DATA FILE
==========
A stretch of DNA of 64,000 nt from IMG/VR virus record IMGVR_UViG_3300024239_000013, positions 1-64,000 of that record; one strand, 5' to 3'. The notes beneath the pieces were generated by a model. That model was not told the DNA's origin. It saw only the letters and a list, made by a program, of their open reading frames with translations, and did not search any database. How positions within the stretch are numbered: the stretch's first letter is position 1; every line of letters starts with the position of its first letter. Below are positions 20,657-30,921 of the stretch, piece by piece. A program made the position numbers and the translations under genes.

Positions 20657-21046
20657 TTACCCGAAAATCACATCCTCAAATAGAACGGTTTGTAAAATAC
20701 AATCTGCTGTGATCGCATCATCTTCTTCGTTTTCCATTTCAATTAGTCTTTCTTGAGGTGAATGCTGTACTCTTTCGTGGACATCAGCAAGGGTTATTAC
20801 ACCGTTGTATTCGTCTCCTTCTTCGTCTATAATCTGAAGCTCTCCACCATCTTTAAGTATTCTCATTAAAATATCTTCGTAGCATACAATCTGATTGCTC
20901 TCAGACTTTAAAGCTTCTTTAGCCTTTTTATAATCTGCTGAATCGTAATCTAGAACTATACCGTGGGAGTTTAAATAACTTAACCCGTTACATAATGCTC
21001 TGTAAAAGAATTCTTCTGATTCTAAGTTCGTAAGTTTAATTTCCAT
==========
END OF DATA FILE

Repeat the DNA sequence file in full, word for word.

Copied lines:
A stretch of DNA of 64,000 nt from IMG/VR virus record IMGVR_UViG_3300024239_000013, positions 1-64,000 of that record; one strand, 5' to 3'. The notes beneath the pieces were generated by a model. That model was not told the DNA's origin. It saw only the letters and a list, made by a program, of their open reading frames with translations, and did not search any database. How positions within the stretch are numbered: the stretch's first letter is position 1; every line of letters starts with the position of its first letter. Below are positions 20,657-30,921 of the stretch, piece by piece. A program made the position numbers and the translations under genes.

Positions 20657-21046
20657 TTACCCGAAAATCACATCCTCAAATAGAACGGTTTGTAAAATAC
20701 AATCTGCTGTGATCGCATCATCTTCTTCGTTTTCCATTTCAATTAGTCTTTCTTGAGGTGAATGCTGTACTCTTTCGTGGACATCAGCAAGGGTTATTAC
20801 ACCGTTGTATTCGTCTCCTTCTTCGTCTATAATCTGAAGCTCTCCACCATCTTTAAGTATTCTCATTAAAATATCTTCGTAGCATACAATCTGATTGCTC
20901 TCAGACTTTAAAGCTTCTTTAGCCTTTTTATAATCTGCTGAATCGTAATCTAGAACTATACCGTGGGAGTTTAAATAACTTAACCCGTTACATAATGCTC
21001 TGTAAAAGAATTCTTCTGATTCTAAGTTCGTAAGTTTAATTTCCAT